What the Democrats Should Do Now

Pass health care reform.

Pass the frakking Senate bill as is and have the President sign it before the State of the Union. Heck, have him sign it at the State of the Union. Yes, it will enrage the Republicans but in case you haven’t noticed, the Republicans are already the party of incohate rage. Nothing is going to mollify them.

Passing the bill is, counterintuitively, the right thing to do politically. Americans like people of conviction and they despise cowardice. No matter what, the midterm election cycle is going to be about this health care bill. Spending a year defending passing it might sound like a hard road to walk, but it’ll be a Sunday afternoon stroll compared to spending that year defending failing to pass it.

You’re never going to win over the Republicans — they’ve made that clear ever since the inauguration. To survive, the Dems must fire up their solid base and they must convince independents that they’re fit to govern. The best way to do that is to, you know, actually govern.

Will it seem a little hinky to pass the bill without any sort of conference? Is it a little outside the historical process?  Maybe. But no more so than the grotesque notion that the Senate requires a supermajority to conduct any business whatsoever. If the year becomes a fight over process, at least the direct-passage option has the advantage of actually being in the Constitution, whereas the fillibuster is grafted awkwardly over it.  Moreover, the American people have never been moved to vote based on esoteric questions of parlaimentary process. Heck, if direct passage encourages voters to engage with the creeping dysfunction of their government, it would be worth it no matter the ultimate fate of the bill.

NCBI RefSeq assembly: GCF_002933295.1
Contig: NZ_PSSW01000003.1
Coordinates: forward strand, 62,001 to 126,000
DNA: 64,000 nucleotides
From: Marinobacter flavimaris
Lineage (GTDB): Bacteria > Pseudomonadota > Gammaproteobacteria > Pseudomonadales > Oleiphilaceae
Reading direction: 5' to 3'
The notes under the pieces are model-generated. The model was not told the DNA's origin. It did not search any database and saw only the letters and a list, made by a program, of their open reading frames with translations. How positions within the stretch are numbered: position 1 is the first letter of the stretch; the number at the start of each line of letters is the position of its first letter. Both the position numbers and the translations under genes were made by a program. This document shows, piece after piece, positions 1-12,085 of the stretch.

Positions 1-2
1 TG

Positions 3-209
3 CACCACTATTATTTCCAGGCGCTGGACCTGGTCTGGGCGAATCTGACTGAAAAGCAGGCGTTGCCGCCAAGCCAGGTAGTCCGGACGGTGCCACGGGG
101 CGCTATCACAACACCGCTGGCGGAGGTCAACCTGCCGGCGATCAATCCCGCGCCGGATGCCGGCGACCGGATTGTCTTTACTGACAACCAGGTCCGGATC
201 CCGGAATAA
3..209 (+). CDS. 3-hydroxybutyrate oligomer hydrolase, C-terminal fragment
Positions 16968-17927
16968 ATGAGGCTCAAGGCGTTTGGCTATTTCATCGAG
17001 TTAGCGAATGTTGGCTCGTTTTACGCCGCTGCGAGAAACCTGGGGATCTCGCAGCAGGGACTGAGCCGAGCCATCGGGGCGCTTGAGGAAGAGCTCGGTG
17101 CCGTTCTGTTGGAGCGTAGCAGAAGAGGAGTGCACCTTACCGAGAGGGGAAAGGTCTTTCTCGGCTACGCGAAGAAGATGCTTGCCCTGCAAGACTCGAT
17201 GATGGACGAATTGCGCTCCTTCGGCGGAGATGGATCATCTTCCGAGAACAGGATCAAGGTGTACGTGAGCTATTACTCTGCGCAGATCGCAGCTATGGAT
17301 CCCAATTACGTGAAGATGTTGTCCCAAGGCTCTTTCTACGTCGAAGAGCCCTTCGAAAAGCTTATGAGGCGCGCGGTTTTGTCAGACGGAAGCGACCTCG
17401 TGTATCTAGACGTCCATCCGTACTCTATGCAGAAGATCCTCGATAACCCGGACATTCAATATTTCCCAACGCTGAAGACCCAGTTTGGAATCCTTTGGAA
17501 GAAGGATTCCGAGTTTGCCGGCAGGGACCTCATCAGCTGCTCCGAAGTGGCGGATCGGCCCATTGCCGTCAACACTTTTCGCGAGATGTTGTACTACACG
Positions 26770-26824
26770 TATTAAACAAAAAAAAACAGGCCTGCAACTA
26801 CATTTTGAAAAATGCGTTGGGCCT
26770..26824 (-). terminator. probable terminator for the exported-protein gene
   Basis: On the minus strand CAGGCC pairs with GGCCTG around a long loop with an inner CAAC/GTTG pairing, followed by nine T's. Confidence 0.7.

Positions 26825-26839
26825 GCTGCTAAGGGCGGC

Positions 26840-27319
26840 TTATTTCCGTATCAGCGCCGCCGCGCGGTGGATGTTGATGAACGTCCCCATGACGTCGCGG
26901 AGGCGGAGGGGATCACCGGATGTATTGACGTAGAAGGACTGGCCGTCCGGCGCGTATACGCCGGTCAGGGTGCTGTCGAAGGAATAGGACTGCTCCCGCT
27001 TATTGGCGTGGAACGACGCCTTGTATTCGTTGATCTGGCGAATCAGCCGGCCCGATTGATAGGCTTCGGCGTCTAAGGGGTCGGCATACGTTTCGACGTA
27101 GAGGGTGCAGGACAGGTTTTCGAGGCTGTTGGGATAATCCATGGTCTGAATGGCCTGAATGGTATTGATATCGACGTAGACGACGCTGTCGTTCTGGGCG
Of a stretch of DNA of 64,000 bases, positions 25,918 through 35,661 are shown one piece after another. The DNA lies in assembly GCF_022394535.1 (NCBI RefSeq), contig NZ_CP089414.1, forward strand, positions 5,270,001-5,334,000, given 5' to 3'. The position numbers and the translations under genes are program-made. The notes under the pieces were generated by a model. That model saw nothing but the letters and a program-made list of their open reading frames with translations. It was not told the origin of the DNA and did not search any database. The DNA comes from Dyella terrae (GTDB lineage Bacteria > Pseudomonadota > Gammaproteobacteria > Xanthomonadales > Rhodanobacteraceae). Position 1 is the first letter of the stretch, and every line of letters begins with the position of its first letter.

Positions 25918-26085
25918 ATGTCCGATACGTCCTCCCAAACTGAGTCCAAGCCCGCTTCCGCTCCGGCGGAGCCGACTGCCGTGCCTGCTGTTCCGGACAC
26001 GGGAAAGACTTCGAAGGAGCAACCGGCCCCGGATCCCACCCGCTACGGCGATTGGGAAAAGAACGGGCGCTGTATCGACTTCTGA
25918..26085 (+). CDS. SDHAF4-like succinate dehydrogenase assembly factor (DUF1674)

The final reason to pass the Senate bill directly is a whole lot simpler than the political calculus: It’s the right thing to do. The Senate bill will get health care to tens of millions of people while simultaneously taking the first steps towards controlling costs. It has its flaws but it’s a long sight better than nothing. And the Republicans have made quite clear, “nothing” is the only alternative they’ll accept.

Pass the bill, sign the bill, own the bill.  There really is no other option.